When you are a part of a personal injury case, you expect to be awarded payment in the form of damages. Standard damages are sought across personal injury cases, but your case might be eligible for punitive damages as well. You should know what punitive damages are, when they are rewarded, as well as the limits that are imposed on punitive damages.
What Are Punitive Damages?
Typically the monies awarded in a personal injury case are meant to compensate the plaintiff for pain, medical expenses, and lost wages. Punitive damages are a separate category of financial awards. They are much less commonly awarded, and while they give extra money to the plaintiff, that isn't the sole purpose.
Courts use punitive damages to punish the behavior of the defendant above and beyond all other financial awards given in the case. By awarding them, the court sends a message that it hopes will deter future similar behavior by others.
When Are They Rewarded?
Punitive damages carry a much higher threshold of behavior in order for a judge or jury to award them in a case. In most situations, they require some proof of egregious harmful behavior, fraud, or criminal negligence to have occurred, and it has to lead directly to the plaintiff's injury.
Examples of the kind of extreme behavior might include assaults of both physical or sexual nature, for instance. Punitive damages are also awarded in cases of fraud, where the defendant deliberately misleads the plaintiff in such a way that injury was a direct cause. This is often a common area of punitive damages.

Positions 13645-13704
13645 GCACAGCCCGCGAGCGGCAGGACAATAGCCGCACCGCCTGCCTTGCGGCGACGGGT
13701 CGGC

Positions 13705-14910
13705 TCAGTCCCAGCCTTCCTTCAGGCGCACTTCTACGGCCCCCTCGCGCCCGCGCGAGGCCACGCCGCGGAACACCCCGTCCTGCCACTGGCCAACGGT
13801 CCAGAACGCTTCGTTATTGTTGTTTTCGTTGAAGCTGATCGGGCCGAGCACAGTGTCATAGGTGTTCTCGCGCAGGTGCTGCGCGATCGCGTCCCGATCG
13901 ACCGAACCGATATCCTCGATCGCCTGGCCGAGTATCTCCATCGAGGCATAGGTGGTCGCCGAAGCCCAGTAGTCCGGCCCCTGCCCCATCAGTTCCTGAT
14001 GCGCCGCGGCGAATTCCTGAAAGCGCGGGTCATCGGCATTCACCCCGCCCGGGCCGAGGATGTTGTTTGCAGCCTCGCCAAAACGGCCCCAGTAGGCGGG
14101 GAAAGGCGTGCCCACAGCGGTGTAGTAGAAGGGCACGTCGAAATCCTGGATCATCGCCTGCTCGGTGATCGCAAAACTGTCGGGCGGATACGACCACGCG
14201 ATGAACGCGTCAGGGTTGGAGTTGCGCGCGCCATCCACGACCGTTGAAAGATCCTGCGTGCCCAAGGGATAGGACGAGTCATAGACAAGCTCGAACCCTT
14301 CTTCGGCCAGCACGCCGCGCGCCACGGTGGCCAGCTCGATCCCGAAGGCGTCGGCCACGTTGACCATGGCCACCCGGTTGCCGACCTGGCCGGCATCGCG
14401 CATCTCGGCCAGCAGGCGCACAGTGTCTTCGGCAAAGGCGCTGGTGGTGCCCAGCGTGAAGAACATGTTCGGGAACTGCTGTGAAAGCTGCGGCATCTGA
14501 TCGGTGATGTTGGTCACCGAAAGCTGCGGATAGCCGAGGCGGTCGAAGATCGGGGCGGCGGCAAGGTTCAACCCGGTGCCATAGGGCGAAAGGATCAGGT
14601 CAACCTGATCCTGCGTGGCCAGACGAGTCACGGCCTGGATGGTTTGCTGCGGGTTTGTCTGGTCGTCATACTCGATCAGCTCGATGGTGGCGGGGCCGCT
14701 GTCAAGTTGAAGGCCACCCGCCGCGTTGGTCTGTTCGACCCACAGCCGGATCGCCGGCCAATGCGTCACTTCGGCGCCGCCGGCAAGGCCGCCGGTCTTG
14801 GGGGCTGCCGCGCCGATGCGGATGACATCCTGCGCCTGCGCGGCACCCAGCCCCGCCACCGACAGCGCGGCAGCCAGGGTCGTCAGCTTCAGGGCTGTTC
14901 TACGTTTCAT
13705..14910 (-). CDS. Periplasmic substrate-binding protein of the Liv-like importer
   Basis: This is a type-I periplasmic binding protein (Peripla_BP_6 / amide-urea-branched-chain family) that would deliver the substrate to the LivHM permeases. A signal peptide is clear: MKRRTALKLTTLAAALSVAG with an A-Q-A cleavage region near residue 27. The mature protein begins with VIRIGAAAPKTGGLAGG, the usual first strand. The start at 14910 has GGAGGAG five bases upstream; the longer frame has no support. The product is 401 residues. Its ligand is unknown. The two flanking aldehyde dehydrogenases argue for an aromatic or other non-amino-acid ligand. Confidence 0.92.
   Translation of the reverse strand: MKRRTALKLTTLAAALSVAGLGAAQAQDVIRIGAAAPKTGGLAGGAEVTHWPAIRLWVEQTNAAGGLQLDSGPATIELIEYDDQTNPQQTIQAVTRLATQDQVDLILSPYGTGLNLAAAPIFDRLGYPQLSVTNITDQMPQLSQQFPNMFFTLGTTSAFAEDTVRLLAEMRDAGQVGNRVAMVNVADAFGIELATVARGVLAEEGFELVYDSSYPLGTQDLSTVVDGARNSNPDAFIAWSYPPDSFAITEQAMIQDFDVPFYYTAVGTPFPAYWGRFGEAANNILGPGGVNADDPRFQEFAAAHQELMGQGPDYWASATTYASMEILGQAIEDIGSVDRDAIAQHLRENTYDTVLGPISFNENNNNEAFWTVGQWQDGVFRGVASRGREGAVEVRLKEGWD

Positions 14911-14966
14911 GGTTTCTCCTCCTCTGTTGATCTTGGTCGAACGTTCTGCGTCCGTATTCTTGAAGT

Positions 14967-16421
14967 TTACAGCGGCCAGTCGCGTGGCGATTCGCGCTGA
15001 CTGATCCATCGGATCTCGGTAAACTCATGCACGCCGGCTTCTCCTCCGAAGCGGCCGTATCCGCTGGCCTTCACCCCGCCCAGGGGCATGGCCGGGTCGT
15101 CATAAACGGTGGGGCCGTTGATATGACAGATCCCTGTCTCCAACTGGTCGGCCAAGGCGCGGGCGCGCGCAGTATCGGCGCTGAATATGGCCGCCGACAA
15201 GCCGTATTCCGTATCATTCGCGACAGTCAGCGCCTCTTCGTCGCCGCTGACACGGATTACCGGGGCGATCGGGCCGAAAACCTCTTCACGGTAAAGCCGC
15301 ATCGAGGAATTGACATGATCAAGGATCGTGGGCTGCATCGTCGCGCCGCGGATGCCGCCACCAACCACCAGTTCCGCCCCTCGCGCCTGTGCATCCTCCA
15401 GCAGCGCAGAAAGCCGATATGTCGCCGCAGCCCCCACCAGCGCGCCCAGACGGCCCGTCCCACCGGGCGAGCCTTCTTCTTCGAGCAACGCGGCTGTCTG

Drug and medical companies found to have falsified test results and safety screenings that cause injury or illness are often severely punished in this manner. In cases of criminal negligence, the judge or jury looks for deliberate intent to create a hazardous situation. If that has occurred and led to a personal injury, punitive damages become a possibility.
What are the Limits?
Many states and jurisdictions put caps on the monetary amounts in punitive damage awards, so the limit varies. However, there is a national limit of 10:1 on punitive damages. This means that punitive damages cannot be more than 10 times the other damages given. In most situations where punitive damages are given out, the court will use the assets and net worth of the defendant as a basis for setting the parameters for punitive damage amounts and limits.
To learn more about punitive damages, speak with an attorney like those at Elliott & MacLean LLP.